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The model, published in the journal PLoS One, combines existing data and models of four major factors: future climate change scenarios, ocean acidification impacts, fisheries management policies, and fuel costs for fishermen.
"What's novel about our work is that it brings together models of changing ocean environments as well as human responses" says Jennie Rheuban, the lead author of the study. "It combines socioeconomic decision making, ocean chemistry, atmospheric carbon dioxide, economic development and fisheries management. We tried to create a holistic view of how environmental changes might play out across different aspects of the sea scallop fishery," she notes.
Oceans - Quarter - Carbon - Dioxide - Atmosphere
Since the oceans can absorb more than a quarter of all excess carbon dioxide in the atmosphere, fossil fuel carbon emissions can cause a dip in ocean pH as well. That acidity can corrode the calcium carbonate shells that are made by shellfish like clams, oysters, and scallops, and even prevent their larvae from forming shells in the first place.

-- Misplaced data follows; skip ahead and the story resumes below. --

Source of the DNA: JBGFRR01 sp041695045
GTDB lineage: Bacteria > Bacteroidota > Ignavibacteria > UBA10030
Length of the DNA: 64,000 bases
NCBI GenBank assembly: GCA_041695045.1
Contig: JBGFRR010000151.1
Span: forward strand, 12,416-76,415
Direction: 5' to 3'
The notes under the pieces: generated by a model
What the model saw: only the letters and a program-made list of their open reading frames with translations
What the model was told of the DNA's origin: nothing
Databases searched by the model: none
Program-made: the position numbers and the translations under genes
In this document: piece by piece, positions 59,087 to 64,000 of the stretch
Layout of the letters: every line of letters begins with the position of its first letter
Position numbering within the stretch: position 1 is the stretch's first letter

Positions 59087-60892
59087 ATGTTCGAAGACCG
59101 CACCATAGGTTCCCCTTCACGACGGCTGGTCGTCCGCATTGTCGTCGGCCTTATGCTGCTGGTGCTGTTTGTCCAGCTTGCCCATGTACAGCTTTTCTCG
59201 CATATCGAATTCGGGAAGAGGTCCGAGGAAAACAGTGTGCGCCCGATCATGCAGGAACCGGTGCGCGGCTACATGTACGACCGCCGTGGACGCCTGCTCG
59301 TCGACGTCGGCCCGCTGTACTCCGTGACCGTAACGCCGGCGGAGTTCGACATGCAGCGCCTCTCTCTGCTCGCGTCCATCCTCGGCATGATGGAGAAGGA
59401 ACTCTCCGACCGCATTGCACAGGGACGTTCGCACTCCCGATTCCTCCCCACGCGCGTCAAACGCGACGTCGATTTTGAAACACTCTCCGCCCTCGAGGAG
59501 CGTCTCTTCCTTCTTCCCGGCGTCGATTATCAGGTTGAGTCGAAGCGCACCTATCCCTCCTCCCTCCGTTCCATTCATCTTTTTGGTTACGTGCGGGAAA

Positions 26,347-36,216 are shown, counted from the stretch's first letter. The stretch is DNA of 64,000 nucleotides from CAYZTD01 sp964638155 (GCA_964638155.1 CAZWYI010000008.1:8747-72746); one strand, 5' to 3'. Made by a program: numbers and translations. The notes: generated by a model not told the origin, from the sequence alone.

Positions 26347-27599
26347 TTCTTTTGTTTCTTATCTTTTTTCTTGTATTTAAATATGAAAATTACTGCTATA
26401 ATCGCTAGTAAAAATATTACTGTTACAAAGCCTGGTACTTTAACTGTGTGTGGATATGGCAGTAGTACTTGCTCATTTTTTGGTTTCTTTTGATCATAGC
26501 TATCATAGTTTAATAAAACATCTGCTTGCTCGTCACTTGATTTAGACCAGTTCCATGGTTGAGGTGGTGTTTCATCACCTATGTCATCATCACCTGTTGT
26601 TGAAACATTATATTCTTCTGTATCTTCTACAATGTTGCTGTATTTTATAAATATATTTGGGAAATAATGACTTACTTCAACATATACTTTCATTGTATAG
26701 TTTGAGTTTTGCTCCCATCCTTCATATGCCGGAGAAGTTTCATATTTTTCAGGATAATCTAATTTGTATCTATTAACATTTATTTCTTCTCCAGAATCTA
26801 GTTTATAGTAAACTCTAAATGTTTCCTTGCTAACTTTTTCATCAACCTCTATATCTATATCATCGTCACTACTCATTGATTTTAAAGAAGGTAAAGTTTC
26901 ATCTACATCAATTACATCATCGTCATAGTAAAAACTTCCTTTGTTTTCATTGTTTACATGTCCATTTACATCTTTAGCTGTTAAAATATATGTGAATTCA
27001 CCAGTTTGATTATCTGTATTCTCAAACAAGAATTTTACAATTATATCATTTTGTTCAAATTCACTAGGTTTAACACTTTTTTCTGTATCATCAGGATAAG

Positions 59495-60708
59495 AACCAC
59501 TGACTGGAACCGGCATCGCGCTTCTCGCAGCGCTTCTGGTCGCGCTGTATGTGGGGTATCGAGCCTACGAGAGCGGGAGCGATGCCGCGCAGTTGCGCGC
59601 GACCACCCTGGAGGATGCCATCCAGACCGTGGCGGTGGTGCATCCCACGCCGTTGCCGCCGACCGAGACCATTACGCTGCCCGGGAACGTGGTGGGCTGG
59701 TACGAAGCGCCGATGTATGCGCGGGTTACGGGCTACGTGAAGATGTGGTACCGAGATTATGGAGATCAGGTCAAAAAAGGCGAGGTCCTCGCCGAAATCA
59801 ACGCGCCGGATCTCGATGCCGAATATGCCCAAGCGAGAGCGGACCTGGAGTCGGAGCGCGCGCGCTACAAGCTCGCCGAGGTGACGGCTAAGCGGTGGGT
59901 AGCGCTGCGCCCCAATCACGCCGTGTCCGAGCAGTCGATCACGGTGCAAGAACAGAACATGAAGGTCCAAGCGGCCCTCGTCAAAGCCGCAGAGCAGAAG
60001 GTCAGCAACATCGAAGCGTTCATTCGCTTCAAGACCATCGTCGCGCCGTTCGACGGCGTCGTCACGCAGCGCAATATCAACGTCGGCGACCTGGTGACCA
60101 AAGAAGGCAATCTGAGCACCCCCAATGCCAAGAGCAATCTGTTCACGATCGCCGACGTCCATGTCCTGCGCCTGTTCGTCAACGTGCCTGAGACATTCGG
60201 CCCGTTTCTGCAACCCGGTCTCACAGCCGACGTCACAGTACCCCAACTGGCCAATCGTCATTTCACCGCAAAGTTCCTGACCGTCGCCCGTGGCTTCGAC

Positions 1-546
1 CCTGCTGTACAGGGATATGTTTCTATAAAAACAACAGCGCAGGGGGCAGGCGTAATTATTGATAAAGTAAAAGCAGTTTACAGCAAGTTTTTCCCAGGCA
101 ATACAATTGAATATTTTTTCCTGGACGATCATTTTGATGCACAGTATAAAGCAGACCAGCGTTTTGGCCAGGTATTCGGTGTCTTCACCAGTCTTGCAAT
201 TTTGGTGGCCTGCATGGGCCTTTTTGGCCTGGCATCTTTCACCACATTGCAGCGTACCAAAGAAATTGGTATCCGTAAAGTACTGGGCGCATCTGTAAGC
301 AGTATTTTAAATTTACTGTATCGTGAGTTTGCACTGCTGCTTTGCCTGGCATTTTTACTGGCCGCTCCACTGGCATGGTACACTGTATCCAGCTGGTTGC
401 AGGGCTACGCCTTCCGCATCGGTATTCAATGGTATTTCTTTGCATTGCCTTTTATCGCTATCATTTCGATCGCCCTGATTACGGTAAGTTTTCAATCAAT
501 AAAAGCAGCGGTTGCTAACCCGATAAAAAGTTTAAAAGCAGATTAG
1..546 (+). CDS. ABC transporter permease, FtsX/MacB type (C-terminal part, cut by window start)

According to Rheuban, no existing studies have been published that can show the specific effects of ocean acidification on the Atlantic sea scallop. To estimate its impact in the model, she and her colleagues incorporated a range of effects based on studies of related shellfish species. Combined with estimates of changing water chemistry, this new model lets scientists explore how plausible impacts of ocean acidification may change the future of the scallop population.
Rheuban - Colleagues - Levels - Impact - Factors
Rheuban and colleagues tested four different levels of impact in each of the four different factors influencing the model, ultimately creating 256 different scenario combinations.One group of scenarios looks at possible pathways of how ocean acidification may impact scallop biology. Another examines different levels of atmospheric CO2, including one future where emissions continue to skyrocket, and one where they fall due to aggressive climate...
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